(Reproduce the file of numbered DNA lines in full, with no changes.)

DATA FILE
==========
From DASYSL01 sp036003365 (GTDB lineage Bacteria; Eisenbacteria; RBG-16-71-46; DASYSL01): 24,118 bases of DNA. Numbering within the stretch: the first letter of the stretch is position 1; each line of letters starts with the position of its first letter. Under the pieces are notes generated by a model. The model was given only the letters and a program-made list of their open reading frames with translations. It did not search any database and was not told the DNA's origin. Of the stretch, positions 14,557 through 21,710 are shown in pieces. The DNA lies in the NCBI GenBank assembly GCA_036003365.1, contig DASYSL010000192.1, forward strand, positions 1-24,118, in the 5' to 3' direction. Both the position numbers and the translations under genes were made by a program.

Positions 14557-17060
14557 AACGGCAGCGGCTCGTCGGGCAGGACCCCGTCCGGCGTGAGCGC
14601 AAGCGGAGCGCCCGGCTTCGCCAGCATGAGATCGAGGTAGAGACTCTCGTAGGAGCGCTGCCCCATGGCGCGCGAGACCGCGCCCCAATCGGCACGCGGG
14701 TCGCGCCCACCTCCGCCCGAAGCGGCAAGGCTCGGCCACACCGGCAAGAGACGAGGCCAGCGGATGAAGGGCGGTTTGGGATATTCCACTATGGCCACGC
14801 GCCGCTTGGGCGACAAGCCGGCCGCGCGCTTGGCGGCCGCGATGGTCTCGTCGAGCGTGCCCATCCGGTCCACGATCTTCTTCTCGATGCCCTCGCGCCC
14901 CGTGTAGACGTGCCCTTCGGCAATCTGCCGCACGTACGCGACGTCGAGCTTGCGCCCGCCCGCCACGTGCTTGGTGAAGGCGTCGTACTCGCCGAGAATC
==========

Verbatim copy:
From DASYSL01 sp036003365 (GTDB lineage Bacteria; Eisenbacteria; RBG-16-71-46; DASYSL01): 24,118 bases of DNA. Numbering within the stretch: the first letter of the stretch is position 1; each line of letters starts with the position of its first letter. Under the pieces are notes generated by a model. The model was given only the letters and a program-made list of their open reading frames with translations. It did not search any database and was not told the DNA's origin. Of the stretch, positions 14,557 through 21,710 are shown in pieces. The DNA lies in the NCBI GenBank assembly GCA_036003365.1, contig DASYSL010000192.1, forward strand, positions 1-24,118, in the 5' to 3' direction. Both the position numbers and the translations under genes were made by a program.

Positions 14557-17060
14557 AACGGCAGCGGCTCGTCGGGCAGGACCCCGTCCGGCGTGAGCGC
14601 AAGCGGAGCGCCCGGCTTCGCCAGCATGAGATCGAGGTAGAGACTCTCGTAGGAGCGCTGCCCCATGGCGCGCGAGACCGCGCCCCAATCGGCACGCGGG
14701 TCGCGCCCACCTCCGCCCGAAGCGGCAAGGCTCGGCCACACCGGCAAGAGACGAGGCCAGCGGATGAAGGGCGGTTTGGGATATTCCACTATGGCCACGC
14801 GCCGCTTGGGCGACAAGCCGGCCGCGCGCTTGGCGGCCGCGATGGTCTCGTCGAGCGTGCCCATCCGGTCCACGATCTTCTTCTCGATGCCCTCGCGCCC
14901 CGTGTAGACGTGCCCTTCGGCAATCTGCCGCACGTACGCGACGTCGAGCTTGCGCCCGCCCGCCACGTGCTTGGTGAAGGCGTCGTACTCGCCGAGAATC